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April 2005 Contents

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UPA Gains Momentum Across the UK

by Louise Ferguson
Vice President of the UK Chapter of UPA

Face-to-face meetings are a great way to network with other professionals, to keep up with professional developments, perhaps even to pick up work. They are also key to building community in the usability field.

But here at the UK chapter of UPA – the largest chapter in the world, and still growing rapidly – we were until recently holding meetings only in London. For our many members far from “the big smoke,” there was nothing to offer, and we – the chapter committee – believed it would be too difficult to run regular events in various far-flung parts of the country while keeping the London series going at the same time.

We were approaching the problem from the wrong angle. Yes, it would be extremely difficult for us, a small group of chapter committee volunteers, to try anything of the kind; committee members are already fairly thinly spread across competing demands.

But we hadn’t bargained on the efforts of a pool of able and resourceful people: our own members. In the space of a year, regular usability events have started across the UK – Bristol, Cardiff, Manchester, with the latest launch taking place this February in the city of Cambridge. How has this been achieved?

Keys to success

  1. Don’t just expect people to take the initiative: make it happen
    Initiative is a rare commodity. Fortunately, you don’t have to rely on it. By reviewing the landscape, planning, and taking action, you can make things happen that people would like to see but which they may not act on their own to achieve. Often, just verbal encouragement is enough for someone to act. So keep in touch with people, keep your ears open, and feel free to suggest.

  2. Two heads are better than one: put people in touch with each other
    The common starting point has been putting people in touch with each other. It’s very difficult for a single person, however keen and capable, to start up and run a regular event series, unless they are part of an institution that supports this activity. Even if they consider doing so, it rarely takes place. There are speakers to locate, venues to check out, marketing to take care of, perhaps refreshments to provide…and next month always seems to come around extraordinarily quickly.

    We’ve found that where there are at least two people responsible for sharing the load, the chances of success are much higher.

    Sometimes this can mean just putting two people, who have both expressed their interest, in touch with each other. On other occasions, having a trawl through the membership database and emailing everyone in the area, brings enthusiastic members out of the woodwork. You may well be emailing 60 or 70 people, and perhaps getting just five or six replies, but you shouldn’t be despondent: it only takes two or three people and a little friendly support to get something off the ground.

  3. Meetings provide a focus and draw other people and organisations in
    Once there is a meeting series, and an online presence such as a blog, other things start happening: other groups post your event information and link to your website; you achieve greater visibility among non-members and among other local organisations; and you’re able to take advantage of other people’s efforts.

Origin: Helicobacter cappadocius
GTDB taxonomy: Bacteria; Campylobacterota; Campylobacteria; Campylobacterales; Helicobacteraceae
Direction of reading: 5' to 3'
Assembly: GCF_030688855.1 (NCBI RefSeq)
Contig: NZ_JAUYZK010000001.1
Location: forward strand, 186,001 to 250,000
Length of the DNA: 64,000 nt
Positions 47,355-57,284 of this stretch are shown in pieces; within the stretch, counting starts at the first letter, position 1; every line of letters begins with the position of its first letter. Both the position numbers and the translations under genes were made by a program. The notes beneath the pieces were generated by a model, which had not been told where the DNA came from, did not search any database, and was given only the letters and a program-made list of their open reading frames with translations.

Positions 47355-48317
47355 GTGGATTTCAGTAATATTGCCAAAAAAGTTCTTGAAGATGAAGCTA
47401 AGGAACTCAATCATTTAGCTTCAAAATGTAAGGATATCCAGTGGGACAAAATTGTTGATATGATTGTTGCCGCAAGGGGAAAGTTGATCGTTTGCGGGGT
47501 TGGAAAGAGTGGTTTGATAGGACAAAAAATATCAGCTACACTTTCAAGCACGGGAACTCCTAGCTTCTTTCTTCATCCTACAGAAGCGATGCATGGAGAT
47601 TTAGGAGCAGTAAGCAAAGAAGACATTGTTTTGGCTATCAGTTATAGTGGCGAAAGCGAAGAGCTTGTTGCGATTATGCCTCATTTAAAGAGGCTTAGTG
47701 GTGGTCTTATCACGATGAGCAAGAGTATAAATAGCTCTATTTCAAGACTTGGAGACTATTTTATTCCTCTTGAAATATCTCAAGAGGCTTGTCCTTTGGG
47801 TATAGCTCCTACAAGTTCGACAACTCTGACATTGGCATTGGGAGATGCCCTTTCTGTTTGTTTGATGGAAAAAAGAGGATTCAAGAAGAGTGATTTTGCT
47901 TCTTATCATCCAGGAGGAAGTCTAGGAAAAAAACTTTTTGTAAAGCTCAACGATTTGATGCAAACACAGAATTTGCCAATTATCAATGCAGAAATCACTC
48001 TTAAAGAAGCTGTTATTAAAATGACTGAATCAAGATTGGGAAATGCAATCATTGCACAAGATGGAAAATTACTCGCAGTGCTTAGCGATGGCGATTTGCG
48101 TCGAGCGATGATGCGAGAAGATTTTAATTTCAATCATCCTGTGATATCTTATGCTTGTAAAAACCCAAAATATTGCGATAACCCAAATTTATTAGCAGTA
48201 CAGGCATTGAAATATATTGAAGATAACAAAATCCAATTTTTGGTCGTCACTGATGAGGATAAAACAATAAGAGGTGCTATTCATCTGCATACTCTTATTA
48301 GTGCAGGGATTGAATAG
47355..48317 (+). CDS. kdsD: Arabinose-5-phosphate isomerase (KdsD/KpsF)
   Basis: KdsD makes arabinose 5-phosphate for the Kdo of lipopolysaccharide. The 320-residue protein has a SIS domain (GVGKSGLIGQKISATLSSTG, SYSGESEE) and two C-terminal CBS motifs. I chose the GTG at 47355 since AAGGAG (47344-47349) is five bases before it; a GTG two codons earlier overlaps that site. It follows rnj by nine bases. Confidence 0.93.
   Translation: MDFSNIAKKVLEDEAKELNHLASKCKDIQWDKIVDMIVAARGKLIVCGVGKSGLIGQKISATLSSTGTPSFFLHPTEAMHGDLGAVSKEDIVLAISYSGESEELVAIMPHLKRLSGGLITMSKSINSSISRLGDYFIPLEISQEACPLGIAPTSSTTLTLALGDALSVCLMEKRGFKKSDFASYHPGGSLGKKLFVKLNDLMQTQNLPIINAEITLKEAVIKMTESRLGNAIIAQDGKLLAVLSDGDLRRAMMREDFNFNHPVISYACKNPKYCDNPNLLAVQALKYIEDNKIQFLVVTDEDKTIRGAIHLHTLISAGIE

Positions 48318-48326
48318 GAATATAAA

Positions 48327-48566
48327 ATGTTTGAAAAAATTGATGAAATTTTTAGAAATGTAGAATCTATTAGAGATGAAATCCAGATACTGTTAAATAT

Our recent Cambridge event was organised by two people with some chapter committee support: some 45 people turned up for the first event (many of whom were new to UPA), the initiative was immediately discussed at an event organised by a local networking group, Cambridge Network, and the organisers already have two more good speakers lined up as well as a new venue.

  4. Offer advice based on prior experience, but allow people to do what they feel is right for their local context
    The UK chapter provides advice, ideas, and suggestions on venues, speakers, refreshments, charging strategy, marketing and more. This is based on our prior experience with events organisation. But local organisers are free to take or leave this advice, and we support them in the strategy they adopt.

    Keep in touch by email, by phone, via blogs, by VOIP, in person. But keep in touch.

  5. Provide infrastructure support for those things best done centrally
    A local group website based around a blog provides the opportunity for a number of people to easily contribute content within a web-based environment.

    We offer all regional groups server space, and a vanilla Movable Type blogging environment, which allows group blogging, event publicity, and other dialogue concerning the local group and environment. We are now fortunate enough to have committee members and volunteers who can support this arrangement. Some local groups take up this option, while others have their own resources and expertise to draw on. And there are many alternatives to Movable Type (see below for suggestions).

  6. Keep in touch
    Visit groups, find out what’s planned, and encourage ideas and their execution: make sure there’s time in the diary. We regularly visit local groups, whether as speakers or supporters, and we’re currently planning an online group for events organisers to facilitate mutual support and exchange of information.

    These are early days, and there is no standard model for how local groups or events series start or operate in the UK. Maintaining a community of volunteers is a constant dialogue about what is feasible and what is preferable.

Further information

  Usability Professionals' Association
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Bloomingdale, IL 60108-1017
Tel: +1.630.980.4997
Fax: +1.630.351.8490
UPA: office@upassoc.org
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